If President Donald Trump cannot bring himself to explicitly condemn an act of domestic terror perpetrated against anti-racism protesters in Virginia, one must question not only whether he is capable of bringing Americans together as one nation, but whether he even intends to try
What hath identity politics wrought?
That was the question that stuck in my mind as I sat and watched footage of the far right and Antifa protests in Charlottesville, Virginia today, culminating in that heinous act of domestic terrorism where a car rammed a group of counterprotesters at high speed, killing one and injuring nineteen – a deliberate copy of the kind of low-tech attack perpetrated by radical Islamist extremists recently in Europe.
As part of my media monitoring watching this story develop, I spent some time tuned into a livestream report from Alt-Right conspiracy site Infowars. Their reporter was embedded with a group of Alt-Right protesters who had been dispersed by the police and were trying to regroup. Several of them openly admitted to being racist on camera. A couple spoke about the conspiracy of “international Jewry”, while others just barked the name George Soros over and over again. One talked about the demographic timebomb that threatened America when Texas finally turns into a Blue state due to Hispanic immigration. Lots seemed to want a complete shutdown of all immigration, legal and illegal. And all this on top of the images we have seen of protesters bearing swastikas and making Nazi salutes.
Nobody is covering themselves in glory at this point – not the far Right white supremacist protesters, not the more extreme Antifa elements of the counterprotest, not the news media, not people on Twitter and certainly not the President of the United States.
Many people have made the point that the Left’s obsession with identity politics has helped to fuel the white nationalist/supremacist backlash we are now seeing from the far Right. They’re not wrong. For every action there is an equal and opposite reaction, and the relentless growth of identity politics, aided and abetted by cynical left-wing politicians, has certainly put rocket boosters on right wing extremist sentiment.
But none of that matters in the moments after a car is driven at speed into a crowd of anti-racist protesters, in what can only be described as an act of domestic terrorism. At that point it doesn’t matter whether the counterprotesters were trying to suppress the free speech of the far Right, or whether their own leftist ideology is flawed. At that point, these discussions should be put on hold, to be relitigated after we have condemned this singular and abhorrent act of violence.
If there was a time for Donald Trump to step up and show that whatever his flaws he could be president of all Americans, this was it. He failed that test, making a statement consisting of weasel words that condemned violence “on all sides” but without mentioning the focal violent incident of the day.
Remember: this is a president who is happy to shoot his mouth off on Twitter about terror attacks in distant lands, offering certainty and condemnation even before the facts are fully established (and sometimes getting it plain wrong in the process). This is a president who can be frighteningly specific when a particular person or group has roused his anger – when he wants to be. As one Twitter user noted, it would have been nice to hear the President of the United States condemn the mowing down of protesters with the same stridency and tone he uses to attack the likes of Rosie O’Donnell or any of the other celebrities he likes to feud with.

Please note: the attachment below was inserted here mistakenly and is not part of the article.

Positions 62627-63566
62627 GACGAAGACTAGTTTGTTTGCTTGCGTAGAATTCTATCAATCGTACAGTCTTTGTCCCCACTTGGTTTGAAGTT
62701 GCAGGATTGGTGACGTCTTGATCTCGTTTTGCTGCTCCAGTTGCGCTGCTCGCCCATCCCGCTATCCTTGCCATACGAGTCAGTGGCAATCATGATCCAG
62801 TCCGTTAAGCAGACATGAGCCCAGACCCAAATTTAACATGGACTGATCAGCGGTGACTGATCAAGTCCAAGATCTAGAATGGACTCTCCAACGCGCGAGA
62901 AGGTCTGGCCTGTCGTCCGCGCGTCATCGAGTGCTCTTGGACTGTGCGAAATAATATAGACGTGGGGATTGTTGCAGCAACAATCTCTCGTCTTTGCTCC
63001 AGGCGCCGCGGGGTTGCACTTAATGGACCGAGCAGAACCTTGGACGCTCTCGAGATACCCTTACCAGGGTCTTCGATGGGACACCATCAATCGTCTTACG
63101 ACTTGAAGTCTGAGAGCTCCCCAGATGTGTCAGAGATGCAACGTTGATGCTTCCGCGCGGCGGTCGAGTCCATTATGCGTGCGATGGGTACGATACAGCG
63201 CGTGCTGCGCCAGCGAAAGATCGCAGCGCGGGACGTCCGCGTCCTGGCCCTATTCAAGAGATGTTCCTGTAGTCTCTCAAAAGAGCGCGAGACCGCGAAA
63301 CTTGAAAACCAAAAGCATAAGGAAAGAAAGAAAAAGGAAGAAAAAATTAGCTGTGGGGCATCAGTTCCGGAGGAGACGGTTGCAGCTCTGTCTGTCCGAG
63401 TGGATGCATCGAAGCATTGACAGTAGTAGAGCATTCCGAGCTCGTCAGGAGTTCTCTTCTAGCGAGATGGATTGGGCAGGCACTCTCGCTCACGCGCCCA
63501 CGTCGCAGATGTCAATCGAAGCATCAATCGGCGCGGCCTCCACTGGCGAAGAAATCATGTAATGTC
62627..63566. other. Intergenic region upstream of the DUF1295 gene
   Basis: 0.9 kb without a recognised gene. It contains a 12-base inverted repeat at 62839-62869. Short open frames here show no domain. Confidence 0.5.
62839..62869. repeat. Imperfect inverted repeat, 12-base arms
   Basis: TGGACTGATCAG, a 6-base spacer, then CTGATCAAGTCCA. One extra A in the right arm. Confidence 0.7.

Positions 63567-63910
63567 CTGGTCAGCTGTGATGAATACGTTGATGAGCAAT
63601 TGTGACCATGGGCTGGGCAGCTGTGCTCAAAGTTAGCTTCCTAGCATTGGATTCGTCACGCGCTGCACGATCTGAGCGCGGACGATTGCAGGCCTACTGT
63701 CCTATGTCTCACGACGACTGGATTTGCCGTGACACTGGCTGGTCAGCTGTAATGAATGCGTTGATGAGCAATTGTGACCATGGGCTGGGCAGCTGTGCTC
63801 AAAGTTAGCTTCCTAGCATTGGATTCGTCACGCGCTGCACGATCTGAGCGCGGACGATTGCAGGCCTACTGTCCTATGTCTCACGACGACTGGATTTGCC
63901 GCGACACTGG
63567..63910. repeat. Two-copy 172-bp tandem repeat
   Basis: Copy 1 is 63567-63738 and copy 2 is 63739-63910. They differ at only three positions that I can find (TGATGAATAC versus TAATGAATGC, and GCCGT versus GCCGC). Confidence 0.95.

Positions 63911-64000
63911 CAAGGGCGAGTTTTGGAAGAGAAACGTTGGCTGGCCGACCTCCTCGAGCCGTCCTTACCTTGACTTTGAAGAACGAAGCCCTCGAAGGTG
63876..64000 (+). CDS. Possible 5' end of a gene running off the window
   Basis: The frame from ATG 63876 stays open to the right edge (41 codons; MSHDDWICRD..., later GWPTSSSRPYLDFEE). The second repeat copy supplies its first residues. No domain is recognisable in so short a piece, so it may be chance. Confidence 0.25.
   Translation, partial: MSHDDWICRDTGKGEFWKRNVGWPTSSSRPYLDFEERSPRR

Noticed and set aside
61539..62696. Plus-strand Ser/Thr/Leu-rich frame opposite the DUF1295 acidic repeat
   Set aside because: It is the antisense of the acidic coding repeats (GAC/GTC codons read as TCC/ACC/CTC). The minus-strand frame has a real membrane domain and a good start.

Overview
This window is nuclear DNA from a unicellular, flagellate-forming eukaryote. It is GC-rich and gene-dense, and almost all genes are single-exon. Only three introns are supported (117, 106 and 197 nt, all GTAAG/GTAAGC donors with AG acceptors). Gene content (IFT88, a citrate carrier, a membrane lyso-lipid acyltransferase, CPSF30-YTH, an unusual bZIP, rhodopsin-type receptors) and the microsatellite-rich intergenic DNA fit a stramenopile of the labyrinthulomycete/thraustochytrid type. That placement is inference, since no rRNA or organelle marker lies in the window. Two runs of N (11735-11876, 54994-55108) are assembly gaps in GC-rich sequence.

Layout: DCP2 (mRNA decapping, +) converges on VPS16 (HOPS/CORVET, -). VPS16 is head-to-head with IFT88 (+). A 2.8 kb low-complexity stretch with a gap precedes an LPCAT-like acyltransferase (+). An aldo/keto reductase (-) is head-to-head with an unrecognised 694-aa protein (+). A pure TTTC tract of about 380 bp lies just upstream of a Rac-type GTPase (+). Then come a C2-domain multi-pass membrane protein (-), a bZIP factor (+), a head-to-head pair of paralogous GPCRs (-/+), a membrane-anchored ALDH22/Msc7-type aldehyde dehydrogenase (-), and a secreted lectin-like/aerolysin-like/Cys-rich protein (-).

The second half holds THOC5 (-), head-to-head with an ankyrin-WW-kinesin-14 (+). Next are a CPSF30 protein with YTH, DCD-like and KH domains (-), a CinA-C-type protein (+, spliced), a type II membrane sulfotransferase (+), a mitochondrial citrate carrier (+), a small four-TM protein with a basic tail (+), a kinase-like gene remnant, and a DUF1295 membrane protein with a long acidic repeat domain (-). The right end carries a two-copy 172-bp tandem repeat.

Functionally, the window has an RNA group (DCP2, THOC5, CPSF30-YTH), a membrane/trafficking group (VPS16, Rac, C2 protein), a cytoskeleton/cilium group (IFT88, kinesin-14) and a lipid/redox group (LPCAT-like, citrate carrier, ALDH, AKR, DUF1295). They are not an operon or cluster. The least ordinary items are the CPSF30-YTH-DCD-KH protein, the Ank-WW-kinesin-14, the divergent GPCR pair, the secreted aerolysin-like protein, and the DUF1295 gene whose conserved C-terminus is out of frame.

But instead Trump said this:
“We condemn in the strongest possible terms this egregious display of hatred, bigotry and violence on many sides, on many sides.”
Well yes, there were certainly acts of bigotry and violence committed by Antifa and others among the counterprotesters. But to paint any kind of equivalence when violence from one side has resulted in death and multiple injury is morally questionable, and politically self-destructive.
There exists a preset media narrative that the Trump White House is staffed with people who are white nationalists at best, and white supremacists at worse. This is mostly media hysteria – while Trump certainly made racist comments during the presidential campaign (not least of which suggesting that Judge Gonzalo Curiel would be incapable of ruling fairly in a Trump University pre-trial hearing because his Mexican heritage would create bias because of Trump’s border wall policy) he has not yet taken any executive action which a reasonable person could construe as being motivated by white supremacist leanings.
Nonetheless, Trump should have realised – and probably was fully aware – that anything less than irreproachable behaviour on his part on any issue touching race would be jumped on by political opponents and the media, bogging his administration’s agenda down and giving Americans just cause to fear that their president was in fact not equally concerned with the welfare of all citizens regardless of race.
And yet when given the lowest of hurdles to jump over – unambiguously criticising violence committed by white supremacist protesters – Trump failed to clear the bar, instead preferring to issue a meandering blanket condemnation of violence which was never going to be enough to satisfy the politicians, media outlets and commentators sniffing for blood.
Why not? Well, to my mind there are only two potential explanations. Firstly, Trump did not specifically condemn the white supremacists because he sympathises with their cause. Or secondly, Trump does not agree with (or is ambivalent about) their cause, but values the votes and political support of this subgroup too much to risk displeasing them by making an overt criticism.